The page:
|fahnen/12.jpg AMSAT-OSCAR 7 Information|
AMSAT-OSCAR 7 Information
The following information is from AMSAT NEWSLETTER dated Sept 1974
AMSAT-OSCAR 7 contains two basic experimental repeater packages, redundant command systems, two experimental telemetry systems, and a store-and-forward message storage unit. The spacecraft in solar powered, weighs 65 pounds, and has a three-year anticipated lifetime. It contains beacons on 29.50, 145.98, 435.10 and 2304.1 MHz.
Two types of communications repeaters are aboard the spacecraft, only one of which operates at a time. The first repeater is a higher power, two-watt version of the one-watt two-to-ten motor linear repeater that flow on the OSCAR 6 mission. This nit receives uplink signals between 145.85 and 145.95 MHz, and retransmits them between 29.4 mid 29.5 MHz an the downlink. A 200 milliwatt telemetry beacon provides telemetry data on 29.502 MHz.* Approximately -100 dBm is required at the repeater input terminals for an output of 1 watt. This corresponds to an eirp from the ground of 90 watts for a distance to the satellite of 2,000 miles and a polarization mismatch of 3 dB.
The second repeater, constructed by AMSAT Deutschland e.V., AMSAT's affiliate in Marbach, West Germany, is a 40-kHz* bandwidth linear repeater. It employs an 8-watt PEP power amplifier using the envelope elimination and restoration technique to maintain linear operation over a wide dynamic range with high efficiency. This repeater has an uplink from 432.125 to 432.175 MHz, and a downlink from 145.925 to 145.975 MHz. Since the uplink band in shared with the radiolocation service, an experimental pulse suppression circuit is incorporated in the repeater to reduce the effects of wideband pulsed radar interference in the uplink. Developmental versions of this repeater have flown in high-altitude balloon experiments in Germany, and aircraft flight tests of the repeater prototype unit. A 200 milliwatt telemetry beacon on 145.975' provides telemetry data. Approximately So W.*eirp is required to produce 3 watts of repeater output at a range of 2,000 miles assuming.& polarization mismatch of 3 db.
The two repeaters are operated alternately by means of a timer arrangement, but repeater selection and output power control can also be accomplished by ground command. Each of the repeaters includes a keyed telemetry beacon at the upper edge of the downlink passband to provide housekeeping data and to provide a frequency and amplitude reference marker to assist the amateur in antenna pointing, Doppler frequency compensation, and setting uplink power level. The cross-band 146-to-29.5 and 432-to-146 KNO design of the two repeaters will permit the amateur to monitor his own downlink signal easily, and consequently, he can adjust his power and frequency to continually compensate for changing path loss, repeater loading and Doppler shift.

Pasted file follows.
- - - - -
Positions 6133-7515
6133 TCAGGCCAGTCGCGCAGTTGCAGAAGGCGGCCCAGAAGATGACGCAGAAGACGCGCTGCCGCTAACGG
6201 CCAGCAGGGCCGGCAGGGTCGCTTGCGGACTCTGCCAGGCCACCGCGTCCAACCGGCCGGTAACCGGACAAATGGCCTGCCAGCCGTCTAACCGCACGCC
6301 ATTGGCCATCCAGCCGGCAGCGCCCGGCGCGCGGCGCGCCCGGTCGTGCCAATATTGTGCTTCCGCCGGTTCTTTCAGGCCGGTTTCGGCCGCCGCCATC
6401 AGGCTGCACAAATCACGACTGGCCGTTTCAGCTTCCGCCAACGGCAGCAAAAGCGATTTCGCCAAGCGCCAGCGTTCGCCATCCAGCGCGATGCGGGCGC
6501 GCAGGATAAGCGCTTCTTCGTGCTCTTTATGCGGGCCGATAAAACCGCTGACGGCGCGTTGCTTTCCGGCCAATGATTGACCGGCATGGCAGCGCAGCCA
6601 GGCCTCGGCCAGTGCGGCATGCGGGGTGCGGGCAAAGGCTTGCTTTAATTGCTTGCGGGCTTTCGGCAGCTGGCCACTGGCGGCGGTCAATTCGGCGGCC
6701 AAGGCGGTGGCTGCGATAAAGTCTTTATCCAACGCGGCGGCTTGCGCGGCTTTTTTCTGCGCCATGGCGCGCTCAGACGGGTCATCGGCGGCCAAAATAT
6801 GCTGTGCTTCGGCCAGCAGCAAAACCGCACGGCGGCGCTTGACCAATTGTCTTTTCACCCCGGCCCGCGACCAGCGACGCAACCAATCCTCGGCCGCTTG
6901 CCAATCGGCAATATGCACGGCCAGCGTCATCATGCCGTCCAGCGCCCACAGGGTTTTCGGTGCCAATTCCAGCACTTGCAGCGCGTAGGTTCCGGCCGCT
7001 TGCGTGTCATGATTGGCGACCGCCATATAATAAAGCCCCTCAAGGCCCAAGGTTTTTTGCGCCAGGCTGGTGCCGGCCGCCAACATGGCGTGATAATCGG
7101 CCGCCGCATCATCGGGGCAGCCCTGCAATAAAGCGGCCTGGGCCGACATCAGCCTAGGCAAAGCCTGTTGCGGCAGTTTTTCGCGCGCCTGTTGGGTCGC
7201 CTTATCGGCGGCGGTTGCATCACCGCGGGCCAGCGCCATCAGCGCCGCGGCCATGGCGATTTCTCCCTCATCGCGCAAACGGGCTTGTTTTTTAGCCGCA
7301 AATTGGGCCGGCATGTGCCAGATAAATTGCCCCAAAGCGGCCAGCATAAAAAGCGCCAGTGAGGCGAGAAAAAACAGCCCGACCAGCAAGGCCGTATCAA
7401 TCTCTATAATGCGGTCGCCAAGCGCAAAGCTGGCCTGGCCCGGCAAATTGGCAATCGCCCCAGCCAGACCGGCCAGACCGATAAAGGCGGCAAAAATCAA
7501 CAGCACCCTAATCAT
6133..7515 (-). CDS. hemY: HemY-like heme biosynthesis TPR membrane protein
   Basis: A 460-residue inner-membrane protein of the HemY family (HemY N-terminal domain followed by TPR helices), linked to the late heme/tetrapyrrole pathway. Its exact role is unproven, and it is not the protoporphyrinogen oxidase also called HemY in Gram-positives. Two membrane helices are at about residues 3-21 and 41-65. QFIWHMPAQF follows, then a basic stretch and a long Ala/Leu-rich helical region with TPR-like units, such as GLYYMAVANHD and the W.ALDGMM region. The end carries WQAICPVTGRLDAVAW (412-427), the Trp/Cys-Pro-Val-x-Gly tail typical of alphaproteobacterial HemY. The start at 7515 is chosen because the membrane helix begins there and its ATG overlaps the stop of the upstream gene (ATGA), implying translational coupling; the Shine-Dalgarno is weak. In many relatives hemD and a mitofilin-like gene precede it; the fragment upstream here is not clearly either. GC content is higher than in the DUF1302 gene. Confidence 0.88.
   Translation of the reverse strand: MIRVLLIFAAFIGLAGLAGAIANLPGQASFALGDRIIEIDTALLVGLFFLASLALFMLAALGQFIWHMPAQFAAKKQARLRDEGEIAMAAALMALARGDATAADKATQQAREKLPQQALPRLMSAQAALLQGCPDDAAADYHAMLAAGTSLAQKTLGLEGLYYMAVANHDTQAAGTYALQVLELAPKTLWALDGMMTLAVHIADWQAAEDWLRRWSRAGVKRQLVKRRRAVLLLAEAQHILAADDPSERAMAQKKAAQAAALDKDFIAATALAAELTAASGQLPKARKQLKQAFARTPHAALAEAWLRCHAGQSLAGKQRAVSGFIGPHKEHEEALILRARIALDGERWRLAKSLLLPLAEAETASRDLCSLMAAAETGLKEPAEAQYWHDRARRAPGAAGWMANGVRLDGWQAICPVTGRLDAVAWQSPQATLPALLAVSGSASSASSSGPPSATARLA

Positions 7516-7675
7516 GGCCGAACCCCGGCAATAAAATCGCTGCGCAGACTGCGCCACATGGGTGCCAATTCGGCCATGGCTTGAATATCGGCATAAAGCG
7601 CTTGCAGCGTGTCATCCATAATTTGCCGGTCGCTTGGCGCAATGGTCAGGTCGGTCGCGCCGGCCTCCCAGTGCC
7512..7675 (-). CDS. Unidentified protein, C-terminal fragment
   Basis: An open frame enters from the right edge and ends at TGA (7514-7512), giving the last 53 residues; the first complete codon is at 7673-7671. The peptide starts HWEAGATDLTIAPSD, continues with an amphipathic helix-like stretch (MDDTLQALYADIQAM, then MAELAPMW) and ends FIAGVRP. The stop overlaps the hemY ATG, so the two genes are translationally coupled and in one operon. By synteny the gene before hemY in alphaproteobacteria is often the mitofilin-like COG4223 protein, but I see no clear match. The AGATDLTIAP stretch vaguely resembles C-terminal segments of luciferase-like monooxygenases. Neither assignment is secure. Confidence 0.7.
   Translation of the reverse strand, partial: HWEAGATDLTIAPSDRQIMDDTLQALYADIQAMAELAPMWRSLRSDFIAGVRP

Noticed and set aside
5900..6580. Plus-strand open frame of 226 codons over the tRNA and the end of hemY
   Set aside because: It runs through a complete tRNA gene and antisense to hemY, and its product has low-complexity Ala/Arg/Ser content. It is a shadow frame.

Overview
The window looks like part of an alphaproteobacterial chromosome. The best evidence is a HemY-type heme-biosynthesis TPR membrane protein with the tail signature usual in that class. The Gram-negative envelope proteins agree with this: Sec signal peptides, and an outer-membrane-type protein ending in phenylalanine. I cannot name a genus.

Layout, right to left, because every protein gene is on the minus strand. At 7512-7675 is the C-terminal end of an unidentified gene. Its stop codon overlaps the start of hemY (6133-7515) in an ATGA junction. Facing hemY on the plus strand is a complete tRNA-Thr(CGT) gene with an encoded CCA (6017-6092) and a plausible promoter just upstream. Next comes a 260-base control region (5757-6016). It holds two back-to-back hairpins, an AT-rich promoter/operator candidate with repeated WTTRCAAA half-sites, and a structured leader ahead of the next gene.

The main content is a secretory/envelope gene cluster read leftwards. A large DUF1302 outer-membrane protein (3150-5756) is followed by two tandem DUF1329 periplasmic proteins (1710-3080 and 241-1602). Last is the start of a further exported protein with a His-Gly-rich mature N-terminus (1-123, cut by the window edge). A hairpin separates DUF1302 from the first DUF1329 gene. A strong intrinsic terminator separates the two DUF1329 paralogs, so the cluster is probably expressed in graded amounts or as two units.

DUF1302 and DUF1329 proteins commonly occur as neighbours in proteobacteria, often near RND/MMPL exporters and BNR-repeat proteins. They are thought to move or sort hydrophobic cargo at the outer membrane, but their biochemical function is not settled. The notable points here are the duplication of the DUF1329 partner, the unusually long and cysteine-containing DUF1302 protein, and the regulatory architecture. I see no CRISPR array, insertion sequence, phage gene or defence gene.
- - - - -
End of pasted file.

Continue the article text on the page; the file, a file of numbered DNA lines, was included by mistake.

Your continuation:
Redundant command decoders of a design similar to the unit proven highly successful in OSCAR 6 will be flown. The decoder has provisions for 35 separate functions, and is designed to provide a reliable means of controlling the emissions of the repeaters, beacons and other experiments aboard the spacecraft.
Telemetry and Message Storage Systems
AMSAT-OSCAR 7 contains two experimental telemetry systems designed for use with simple ground terminal equipment. The first system, developed by the WIA-Project Australis group in Australia, telemeters 60 parameters in 850-Hz shift, 60 WPM five-level Baudot teletype code to permit printout on standard teletype equipment in a format readily convertible for direct processing by small digital computer. The second system telemeters 24 parameters as numbers in standard Morse code and can be received with pencil and paper. This system was used on OSCAR 6 and proved highly successful as a reliable means of obtaining real-time telemetry data.
An experimental Morse code message storage unit, Codestore, capable of storing and repeatedly retransmitting 18-word More& code messages loaded by ground stations in also aboard AMSAT-OSCAR 7. This unit was first flown on OSCAR 6.
The teletype telemetry encoder amplitude-modulates telemetry beacons on 29.50 MHz (200 mw), 145.98 MHz (200 mw) and frequency-shift keys the beacon on 435.10 MHz (300-400 mw), as selected by ground command. The Morse code telemetry encoder and Codestore message storage unit directly key these beacons as selected by ground command.
Credits: Thanks N6ORS
Last update June 23, 2002 - N7HPR
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